The new year is a time for optimism.
No matter how grief-stricken, stress-inducing or just plain exhausting the 12 preceding months have been, January presents the chance to start again.
Wandering around the usually quiet beachside towns where so many of us spend the fading days of the preceding year, peoples’ faces are flushed with both sunburn and opportunity. Despite inevitable family fights over the rules of Pictionary or the ideal thickness when slicing a Christmas ham, the mood for most of us is positive.
There’s something awfully special about those lazy few days between the 25th of December and the 1st of January. Wasting away hours on an impossible 5000 piece puzzle, playing backyard cricket until it’s too dark to see the ball any longer, filling every square centimetre of stomach space and somehow still having room for one more slice of pavlova.
You get to block out the horrors of the world for a little while and relinquish the responsibilities of being an adult.
There is a renewed sense of the possible. And the possible, is good.
We are one week into 2016 and even the happy memories of luxurious sun-soaked days aren’t enough to shield us from the horrific events of this week.
Three children have been murdered at the hands of their own family members.
Koda’s brother, Hunter Little, less than one-year-old, was also killed. The boys’ bodies were recovered from the wreckage by divers later that day, after the car had sunk more than 30 metres.
Qianqian Xu, two-months-old, died last night after a violent stabbing attack by her grandfather in the Southern Brisbane suburb of Parkinson. Her mother and grandmother are in hospital, their conditions’ critical.
Three little lives ended before they had the chance to properly begin.
So many of us are now looking to the rest of 2016, with a sense of despair.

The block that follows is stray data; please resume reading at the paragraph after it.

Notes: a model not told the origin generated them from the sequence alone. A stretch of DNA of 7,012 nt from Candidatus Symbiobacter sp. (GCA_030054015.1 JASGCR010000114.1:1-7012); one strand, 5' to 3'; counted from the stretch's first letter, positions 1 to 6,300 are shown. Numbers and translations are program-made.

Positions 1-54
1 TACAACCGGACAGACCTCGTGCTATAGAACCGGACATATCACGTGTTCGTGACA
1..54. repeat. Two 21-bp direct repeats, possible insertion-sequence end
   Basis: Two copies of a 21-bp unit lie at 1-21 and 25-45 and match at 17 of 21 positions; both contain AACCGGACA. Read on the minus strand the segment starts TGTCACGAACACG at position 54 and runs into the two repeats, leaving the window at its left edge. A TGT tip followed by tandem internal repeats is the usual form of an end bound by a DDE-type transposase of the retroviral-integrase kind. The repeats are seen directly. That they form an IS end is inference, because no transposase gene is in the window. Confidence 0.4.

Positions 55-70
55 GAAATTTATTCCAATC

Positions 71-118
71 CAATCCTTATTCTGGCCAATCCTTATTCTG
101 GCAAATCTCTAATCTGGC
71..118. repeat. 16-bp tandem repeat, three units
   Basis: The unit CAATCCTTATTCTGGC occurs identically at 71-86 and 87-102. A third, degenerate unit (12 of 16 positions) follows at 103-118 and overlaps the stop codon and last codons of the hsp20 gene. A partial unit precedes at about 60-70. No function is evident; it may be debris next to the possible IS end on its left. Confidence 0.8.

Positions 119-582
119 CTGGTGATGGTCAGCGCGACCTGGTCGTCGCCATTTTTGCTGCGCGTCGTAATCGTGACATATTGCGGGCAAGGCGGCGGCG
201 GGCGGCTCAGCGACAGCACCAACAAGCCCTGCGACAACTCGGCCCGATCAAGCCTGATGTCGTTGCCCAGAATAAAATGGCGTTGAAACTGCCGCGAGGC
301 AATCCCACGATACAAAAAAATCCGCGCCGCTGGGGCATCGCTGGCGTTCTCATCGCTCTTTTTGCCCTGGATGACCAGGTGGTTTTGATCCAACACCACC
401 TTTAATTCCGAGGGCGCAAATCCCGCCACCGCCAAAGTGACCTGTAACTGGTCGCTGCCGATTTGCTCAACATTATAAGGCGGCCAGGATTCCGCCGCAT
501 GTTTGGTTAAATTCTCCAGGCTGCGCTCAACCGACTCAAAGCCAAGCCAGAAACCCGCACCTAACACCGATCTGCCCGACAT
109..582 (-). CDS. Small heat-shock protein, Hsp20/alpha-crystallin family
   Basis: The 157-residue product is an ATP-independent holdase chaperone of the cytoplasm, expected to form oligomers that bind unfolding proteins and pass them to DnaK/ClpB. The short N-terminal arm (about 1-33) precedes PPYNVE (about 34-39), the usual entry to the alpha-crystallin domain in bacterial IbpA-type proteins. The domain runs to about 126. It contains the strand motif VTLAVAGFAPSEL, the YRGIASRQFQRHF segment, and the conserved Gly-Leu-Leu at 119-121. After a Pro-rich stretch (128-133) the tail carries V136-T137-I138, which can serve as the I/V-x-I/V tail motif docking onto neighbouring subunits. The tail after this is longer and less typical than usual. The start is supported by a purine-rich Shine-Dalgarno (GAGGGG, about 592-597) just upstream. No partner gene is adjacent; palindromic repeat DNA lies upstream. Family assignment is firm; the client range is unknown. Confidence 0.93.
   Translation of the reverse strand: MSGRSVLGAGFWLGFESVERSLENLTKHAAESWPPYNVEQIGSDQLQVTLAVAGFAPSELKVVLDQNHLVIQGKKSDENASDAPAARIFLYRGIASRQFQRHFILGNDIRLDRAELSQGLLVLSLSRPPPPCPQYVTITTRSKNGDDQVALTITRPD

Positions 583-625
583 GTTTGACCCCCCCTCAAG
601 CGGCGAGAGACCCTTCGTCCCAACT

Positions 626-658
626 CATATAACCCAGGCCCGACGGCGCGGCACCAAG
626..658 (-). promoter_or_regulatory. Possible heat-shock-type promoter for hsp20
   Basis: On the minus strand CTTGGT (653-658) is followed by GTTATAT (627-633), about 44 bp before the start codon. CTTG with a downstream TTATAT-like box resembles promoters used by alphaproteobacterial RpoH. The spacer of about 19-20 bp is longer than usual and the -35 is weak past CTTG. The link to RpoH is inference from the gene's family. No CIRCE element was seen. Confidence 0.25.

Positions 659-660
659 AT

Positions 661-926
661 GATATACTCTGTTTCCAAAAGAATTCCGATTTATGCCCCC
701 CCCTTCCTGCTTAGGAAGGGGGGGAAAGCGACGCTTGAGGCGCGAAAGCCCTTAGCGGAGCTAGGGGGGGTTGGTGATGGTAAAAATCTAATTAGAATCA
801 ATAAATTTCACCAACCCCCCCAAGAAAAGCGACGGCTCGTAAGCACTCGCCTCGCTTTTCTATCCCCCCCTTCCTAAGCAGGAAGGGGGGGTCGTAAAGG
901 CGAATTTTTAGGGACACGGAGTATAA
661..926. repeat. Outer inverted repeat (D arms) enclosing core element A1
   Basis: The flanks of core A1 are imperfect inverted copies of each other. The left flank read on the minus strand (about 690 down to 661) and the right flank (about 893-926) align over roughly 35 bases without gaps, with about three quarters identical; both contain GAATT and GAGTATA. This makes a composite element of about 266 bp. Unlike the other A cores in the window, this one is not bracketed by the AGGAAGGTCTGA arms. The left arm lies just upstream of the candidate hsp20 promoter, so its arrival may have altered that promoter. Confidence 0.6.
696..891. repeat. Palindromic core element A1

We’ve been rudely awoken from the slothful daydream of holidays and in it’s place, the grim reality of family violence confronts us:
Too many children not safe in their own homes.
Too many women trying in vein to protect them.
Too many empty summer holidays ahead for the loved ones of Koda, Hunter and Qianqian.
All of a sudden, that sense of optimism feels a little foolish.
It is a new year and with it comes limitless possibility.
The possibility for our Governments to commit the funds so desperately needed by shelters and support services for women and children fleeing violence. The possibility for our parliaments to get serious about legislation to deter and punish perpetrators. The possibility for policy makers to think outside the box, to trial new approaches, technologies, strategies to keep children safe.
The possibility for all of us to be a little bit bolder by asking that friend if everything is okay at home and making sure she knows your home is hers if she ever needs it. Or calling the authorities when you hear a disturbance next door, which previously you’ve dismissed as ‘none of our business’. The possibility to make a much needed donation to help a family in trouble.
It’s been an unimaginably awful start to 2016. But a new year is about the possible, not the perfect.
And our possible is still good.